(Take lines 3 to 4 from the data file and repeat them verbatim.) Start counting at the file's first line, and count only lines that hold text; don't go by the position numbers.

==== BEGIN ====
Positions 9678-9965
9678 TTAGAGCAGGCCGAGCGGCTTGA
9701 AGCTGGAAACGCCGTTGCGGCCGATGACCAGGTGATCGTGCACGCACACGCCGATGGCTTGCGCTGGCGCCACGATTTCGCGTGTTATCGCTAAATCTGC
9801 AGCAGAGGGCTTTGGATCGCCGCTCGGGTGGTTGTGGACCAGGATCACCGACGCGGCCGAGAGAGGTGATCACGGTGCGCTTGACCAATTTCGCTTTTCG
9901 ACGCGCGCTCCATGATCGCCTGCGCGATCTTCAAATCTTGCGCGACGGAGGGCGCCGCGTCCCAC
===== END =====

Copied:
9701 AGCTGGAAACGCCGTTGCGGCCGATGACCAGGTGATCGTGCACGCACACGCCGATGGCTTGCGCTGGCGCCACGATTTCGCGTGTTATCGCTAAATCTGC
9801 AGCAGAGGGCTTTGGATCGCCGCTCGGGTGGTTGTGGACCAGGATCACCGACGCGGCCGAGAGAGGTGATCACGGTGCGCTTGACCAATTTCGCTTTTCG